As a research/diagnostic interviewer, it’s my job to determine if a patient’s symptoms are severe enough to be labeled “clinically significant” and thus to warrant a psychiatric diagnosis. This is much easier said than done.
Diagnosing clinical syndromes, such as depression or anxiety, is much more straightforward than diagnosing personality disorders. To meet criteria for a personality disorder diagnosis, the patient must have several traits characteristic of that particular disorder – a whole pattern of traits. Thus, diagnosing personality disorders is a two-step process. The first step is to determine if the patient meets the threshold for various individual traits. The second step is to determine if the patient has a sufficient number of traits within each category to qualify for the diagnosis.
Common personality disorder traits
Recently, I have been entering information about personality disorder traits that patients have met into a database, and I have noticed several personality disorder traits that are the most common among patients at The Menninger Clinic. One is “rigidity or stubbornness,” which is one of the traits considered in the diagnosis of obsessive-compulsive personality disorder. According to the current data, more than a third of patients meet the criteria for the “stubbornness” trait. The Diagnostic and Statistical Manual for Mental Disorders-IV (DSM-IV) gives no guidelines regarding the prevalence of this trait. Based on our findings, a substantial minority of patients either believe they are stubborn or have been told by others that they are stubborn. This begs the question: Exactly how stubborn does someone have to be to meet the criteria for the stubbornness trait?
The Merriam-Webster Dictionary defines stubborn as “unreasonably and perversely unyielding.” The DSM-IV description is a tad more in-depth. Persons who are stubborn are so concerned about having things done the one “correct” way that they have trouble going along with anyone else’s ideas. These individuals meticulously plan ahead and are unwilling to consider changes in plans. Such persons are wrapped up in their own perspective and have difficulty acknowledging the viewpoints of others. Their rigidity frustrates friends and colleagues. Furthermore, persons with this trait might recognize that it is in their best interest to compromise, but they stubbornly (for lack of a better term) refuse, arguing that it is “the principle of the thing.” The diagnostic trait of stubbornness or rigidity means more than simply being “unreasonably and perversely unyielding.”
Borderline personality disorder
Another common trait I observe is “chronic feelings of emptiness,” one of the traits of borderline personality disorder. In fact, one third of patients have this trait. Merriam-Webster defines empty as “having no purpose or result” or “marked by the absence of human life, activity or comfort.” The DSM-IV adds little to this definition beyond the point that people who suffer from chronic feelings of emptiness get easily bored and are continually seeking something to do. “Emptiness” is left to the eye of the beholder.
The DSM-IV offers some explication of stubbornness and emptiness, but the decision is left to the interviewer as to whether a patient indeed has the trait at a clinically significant level. There is no clear line distinguishing normal from clinically significant levels of a trait. This is a judgment call for the interviewer, taking into account the degree of functional impairment that the trait causes. For example, a person’s stubbornness may be so extreme that it inhibits him or her from maintaining mutually satisfying relationships. Similarly, persons may feel so empty inside that nothing provides them with joy. For a trait to be functionally impairing, there must be an enduring and pervasive influence on the person’s behavior or attitude. It is important to note that traits are only a part of the constellation of the associated personality disorder.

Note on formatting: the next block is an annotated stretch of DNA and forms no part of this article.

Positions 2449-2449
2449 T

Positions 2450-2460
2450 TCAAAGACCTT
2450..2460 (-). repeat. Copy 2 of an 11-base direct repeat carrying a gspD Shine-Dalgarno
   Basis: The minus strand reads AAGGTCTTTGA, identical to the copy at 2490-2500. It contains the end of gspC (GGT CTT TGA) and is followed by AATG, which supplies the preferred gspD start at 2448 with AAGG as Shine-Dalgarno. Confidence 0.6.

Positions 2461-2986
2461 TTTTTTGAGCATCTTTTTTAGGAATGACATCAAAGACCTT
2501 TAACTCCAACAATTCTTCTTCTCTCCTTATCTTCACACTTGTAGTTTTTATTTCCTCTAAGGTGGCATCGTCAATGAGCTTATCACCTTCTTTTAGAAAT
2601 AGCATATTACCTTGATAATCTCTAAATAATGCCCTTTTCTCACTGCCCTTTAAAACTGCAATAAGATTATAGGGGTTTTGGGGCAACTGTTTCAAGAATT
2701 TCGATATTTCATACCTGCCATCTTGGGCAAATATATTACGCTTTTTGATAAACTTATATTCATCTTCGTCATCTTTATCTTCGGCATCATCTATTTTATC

Traits vs. clusters
Moreover, the distress or impairment is not based on any simple trait but rather several traits that make up the disorder. For example, other traits of obsessive-compulsive personality disorder include preoccupation with details, perfectionism, excessive devotion to work, unwillingness to delegate tasks and so forth. We must also keep in mind that individual traits (stubbornness) and clusters (obsessive-compulsive personality disorder) can be beneficial in moderation. Having too little stubbornness might lead to being too easily swayed or influenced.
Other obsessive-compulsive characteristics such as a need for order, structure and organization can certainly be helpful. Think of Steve Jobs: He was notorious for his need to have things exactly right, and he was tremendously successful because of it. Once again, it all comes down to the level of clinical functional impairment that a trait or cluster causes. In personality disorders, this occurs mainly in the context of relationships. As I have illustrated, the diagnostic manual goes beyond the textbook definition found in the dictionary.
More generally, there is an inherent difficulty in drawing a bright line when all traits come in degrees. It is important to avoid overdiagnosing. When we overdiagnose we risk stigmatizing the patient. When given the diagnosis of a personality disorder, patients are liable to misinterpret it, thinking they are being told they have a “bad personality.” Not true: The diagnosis refers to a specific problematic aspect of personality functioning, not the entire personality. A person might have a personality disorder coupled with many positive personality traits. In my work as a diagnostic interviewer, I aspire to pinpoint problems to help guide treatment. Yet treatment must be based on a full understanding of the whole person.